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IPO for GM? If it can perform

IPO for GM? If it can perform

Jamie LaReau
Automotive News | October 12, 2009 – 12:01 am EST


DETROIT— The board of General Motors Co. will set targets in December that will help determine whether the restructured company is healthy enough to go public in the second half of 2010, CEO Fritz Henderson said.

"Investors will want to know what your targets are going to be, so we need to get that done," Henderson told Automotive News last week.

On the table, Henderson said, will be targets for earnings, cash flow, debt and other key measures.

Auto market conditions late next year also will bear on a decision to go public, he said — and those conditions are impossible to predict.

The keys: Sales and profits

He acknowledged that the key issue for GM is cranking up sales and profits.

"Performance is the most important determinant," Henderson said. "You can do all the work to facilitate it, but if you’re not performing, you’re still not going to have a successful public offering."

The primary advantage of going public is clear: Henderson will free his executive team of government oversight.

But the task is daunting. GM’s sales through nine months this year fell faster than the catastrophic U.S. industry average. Many consumers were turned off by GM’s bankruptcy and taxpayer bailout. The company is working through plans to cut 1,350 dealerships in the next year over the objections of the dealers and many members of Congress.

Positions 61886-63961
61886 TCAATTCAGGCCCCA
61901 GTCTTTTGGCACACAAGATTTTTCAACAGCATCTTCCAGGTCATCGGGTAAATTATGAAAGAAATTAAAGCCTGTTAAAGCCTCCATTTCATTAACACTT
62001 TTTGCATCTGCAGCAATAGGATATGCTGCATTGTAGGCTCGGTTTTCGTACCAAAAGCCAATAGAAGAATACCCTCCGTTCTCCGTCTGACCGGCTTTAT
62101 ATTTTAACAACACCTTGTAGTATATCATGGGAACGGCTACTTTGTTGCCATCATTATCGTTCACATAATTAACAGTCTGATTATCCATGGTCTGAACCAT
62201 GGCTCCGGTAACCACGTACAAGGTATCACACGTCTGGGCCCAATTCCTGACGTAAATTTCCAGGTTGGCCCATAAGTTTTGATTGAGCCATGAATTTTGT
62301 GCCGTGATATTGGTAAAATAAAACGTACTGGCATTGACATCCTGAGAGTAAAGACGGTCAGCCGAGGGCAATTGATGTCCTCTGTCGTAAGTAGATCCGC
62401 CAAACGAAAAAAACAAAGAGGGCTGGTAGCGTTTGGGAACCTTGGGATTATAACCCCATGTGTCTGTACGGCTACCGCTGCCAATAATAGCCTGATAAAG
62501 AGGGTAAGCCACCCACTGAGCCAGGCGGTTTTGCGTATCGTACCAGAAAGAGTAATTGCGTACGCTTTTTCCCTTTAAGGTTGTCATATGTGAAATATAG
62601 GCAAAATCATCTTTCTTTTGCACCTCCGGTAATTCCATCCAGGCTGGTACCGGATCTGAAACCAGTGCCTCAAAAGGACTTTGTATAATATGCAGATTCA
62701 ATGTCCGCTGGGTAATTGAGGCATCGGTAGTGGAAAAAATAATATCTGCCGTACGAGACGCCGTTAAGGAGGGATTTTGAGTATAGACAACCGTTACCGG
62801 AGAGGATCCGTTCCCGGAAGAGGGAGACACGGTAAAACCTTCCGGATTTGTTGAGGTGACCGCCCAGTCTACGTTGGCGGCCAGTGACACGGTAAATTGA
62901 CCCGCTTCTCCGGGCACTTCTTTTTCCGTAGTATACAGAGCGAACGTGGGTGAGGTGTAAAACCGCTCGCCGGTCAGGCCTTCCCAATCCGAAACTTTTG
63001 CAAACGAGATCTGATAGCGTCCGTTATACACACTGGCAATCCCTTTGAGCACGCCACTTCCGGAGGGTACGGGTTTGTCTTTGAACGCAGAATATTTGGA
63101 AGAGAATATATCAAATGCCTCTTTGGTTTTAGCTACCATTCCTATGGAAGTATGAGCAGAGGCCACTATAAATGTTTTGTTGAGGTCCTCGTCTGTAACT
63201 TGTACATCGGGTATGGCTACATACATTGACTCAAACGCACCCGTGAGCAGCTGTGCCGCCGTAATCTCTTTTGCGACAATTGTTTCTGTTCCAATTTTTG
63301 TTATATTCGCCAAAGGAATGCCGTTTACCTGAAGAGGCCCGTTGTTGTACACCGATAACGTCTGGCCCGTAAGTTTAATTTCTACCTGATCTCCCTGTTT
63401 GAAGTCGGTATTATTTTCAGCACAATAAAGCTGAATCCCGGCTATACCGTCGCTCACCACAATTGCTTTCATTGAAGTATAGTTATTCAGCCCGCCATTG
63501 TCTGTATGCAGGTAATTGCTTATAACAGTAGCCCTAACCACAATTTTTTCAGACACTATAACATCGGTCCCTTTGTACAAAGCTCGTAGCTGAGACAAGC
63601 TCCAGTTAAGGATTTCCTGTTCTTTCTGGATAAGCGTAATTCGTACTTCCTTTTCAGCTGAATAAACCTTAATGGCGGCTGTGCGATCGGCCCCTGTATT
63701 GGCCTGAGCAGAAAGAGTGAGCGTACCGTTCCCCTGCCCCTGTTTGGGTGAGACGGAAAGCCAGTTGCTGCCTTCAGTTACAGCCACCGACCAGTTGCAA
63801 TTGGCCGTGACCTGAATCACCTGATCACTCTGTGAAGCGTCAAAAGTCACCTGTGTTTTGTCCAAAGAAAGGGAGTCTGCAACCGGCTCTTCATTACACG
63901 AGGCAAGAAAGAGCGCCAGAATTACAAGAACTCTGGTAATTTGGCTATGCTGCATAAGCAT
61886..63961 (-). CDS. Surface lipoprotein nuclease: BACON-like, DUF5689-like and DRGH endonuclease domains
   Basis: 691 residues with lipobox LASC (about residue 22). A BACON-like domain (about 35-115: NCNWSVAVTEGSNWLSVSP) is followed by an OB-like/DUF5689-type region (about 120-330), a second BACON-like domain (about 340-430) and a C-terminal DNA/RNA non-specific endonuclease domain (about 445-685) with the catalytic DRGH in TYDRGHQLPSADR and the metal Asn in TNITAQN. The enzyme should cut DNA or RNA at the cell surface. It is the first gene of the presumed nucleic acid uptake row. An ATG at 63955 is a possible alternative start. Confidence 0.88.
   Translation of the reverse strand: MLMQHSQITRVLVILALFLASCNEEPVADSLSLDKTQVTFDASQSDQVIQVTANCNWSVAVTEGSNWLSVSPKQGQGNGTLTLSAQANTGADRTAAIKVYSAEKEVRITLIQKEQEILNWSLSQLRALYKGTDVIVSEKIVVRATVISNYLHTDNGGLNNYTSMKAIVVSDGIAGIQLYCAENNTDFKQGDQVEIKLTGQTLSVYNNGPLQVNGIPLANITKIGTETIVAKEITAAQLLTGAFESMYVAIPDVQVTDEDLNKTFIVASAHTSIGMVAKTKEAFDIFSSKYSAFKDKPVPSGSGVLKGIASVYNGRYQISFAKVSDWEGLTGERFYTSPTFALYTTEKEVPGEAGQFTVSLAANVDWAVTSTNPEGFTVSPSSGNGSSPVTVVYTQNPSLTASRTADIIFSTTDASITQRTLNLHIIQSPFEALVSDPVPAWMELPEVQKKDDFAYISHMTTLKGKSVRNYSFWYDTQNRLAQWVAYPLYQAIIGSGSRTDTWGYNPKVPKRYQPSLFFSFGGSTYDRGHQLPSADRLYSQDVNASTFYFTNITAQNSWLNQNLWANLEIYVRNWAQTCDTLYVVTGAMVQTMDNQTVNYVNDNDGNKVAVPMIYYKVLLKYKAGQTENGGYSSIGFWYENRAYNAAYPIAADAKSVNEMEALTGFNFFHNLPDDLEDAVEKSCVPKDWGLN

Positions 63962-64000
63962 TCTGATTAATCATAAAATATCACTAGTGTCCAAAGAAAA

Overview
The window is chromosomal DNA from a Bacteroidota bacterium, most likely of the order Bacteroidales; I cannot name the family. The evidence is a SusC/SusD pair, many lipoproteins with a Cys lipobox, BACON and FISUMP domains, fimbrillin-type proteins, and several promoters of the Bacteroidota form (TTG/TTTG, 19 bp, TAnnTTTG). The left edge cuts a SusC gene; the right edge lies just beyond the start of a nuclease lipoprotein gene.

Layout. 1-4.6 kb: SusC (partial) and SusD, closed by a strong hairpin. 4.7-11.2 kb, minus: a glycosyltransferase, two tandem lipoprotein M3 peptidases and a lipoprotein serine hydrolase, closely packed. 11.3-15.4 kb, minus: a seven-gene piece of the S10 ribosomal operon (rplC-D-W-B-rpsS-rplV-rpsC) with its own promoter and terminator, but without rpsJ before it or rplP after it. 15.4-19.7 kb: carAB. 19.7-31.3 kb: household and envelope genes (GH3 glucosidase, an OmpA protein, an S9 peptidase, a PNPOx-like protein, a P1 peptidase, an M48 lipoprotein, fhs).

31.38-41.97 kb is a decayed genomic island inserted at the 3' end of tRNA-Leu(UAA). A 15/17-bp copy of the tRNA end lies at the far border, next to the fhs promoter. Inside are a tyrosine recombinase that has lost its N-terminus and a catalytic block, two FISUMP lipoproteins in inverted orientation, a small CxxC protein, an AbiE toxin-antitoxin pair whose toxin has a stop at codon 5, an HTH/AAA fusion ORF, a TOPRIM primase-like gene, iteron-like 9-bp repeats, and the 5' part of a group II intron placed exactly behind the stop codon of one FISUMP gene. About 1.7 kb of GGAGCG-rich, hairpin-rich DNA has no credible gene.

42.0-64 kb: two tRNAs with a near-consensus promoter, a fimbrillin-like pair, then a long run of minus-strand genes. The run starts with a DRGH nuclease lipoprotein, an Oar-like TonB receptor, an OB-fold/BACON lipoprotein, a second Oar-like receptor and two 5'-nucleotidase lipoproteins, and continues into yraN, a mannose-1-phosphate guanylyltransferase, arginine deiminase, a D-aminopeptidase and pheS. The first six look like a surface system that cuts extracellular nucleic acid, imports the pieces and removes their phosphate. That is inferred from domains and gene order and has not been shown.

Board will set the plan

In the next two months, executives will review GM’s business plan and budget with the board, Henderson said. The board will complete a plan for 2010 and 2011 in early December.

Henderson said an IPO will be governed by the automaker’s financial performance relative to investors’ expectations.

Investors will want GM to "set performance expectations for ourselves and ultimately for investors if we go [public] in 2010, and then perform against it," he said.

Henderson wants good numbers for earnings, operating cash flow and debt, among other things.

Through September, GM’s unit sales of 1.5 million were down 36 percent compared with the industry’s drop of 27 percent.

Auto market conditions late next year also will bear on a possible public offering, he said. But conditions are impossible to predict.

Said Henderson: "I think you can get your performance together and be ready to go. All of our shareholders want the company to go public."

The private company that emerged July 10 from federal bankruptcy is now 60 percent owned by the U.S. government. The other owners are the UAW, which owns 17.5 percent; the governments of Canada and Ontario, 12.5 percent; and unsecured bondholders, who own 10 percent.

The stigma of bankruptcy and a new nickname — "Government Motors" — is not lost on Henderson.

He thinks, though, that GM’s corporate image was damaged more than the image of the four surviving brands: Buick, Cadillac, Chevrolet and GMC.

Henderson said the brands have largely recovered.

"It’s kind of back to what’s the product?" he said. "What’s the value proposition? Are we delivering on the promise? Is it meeting the needs of the consumer? Is the brand something that’s desirable? It’s the basics of the business."

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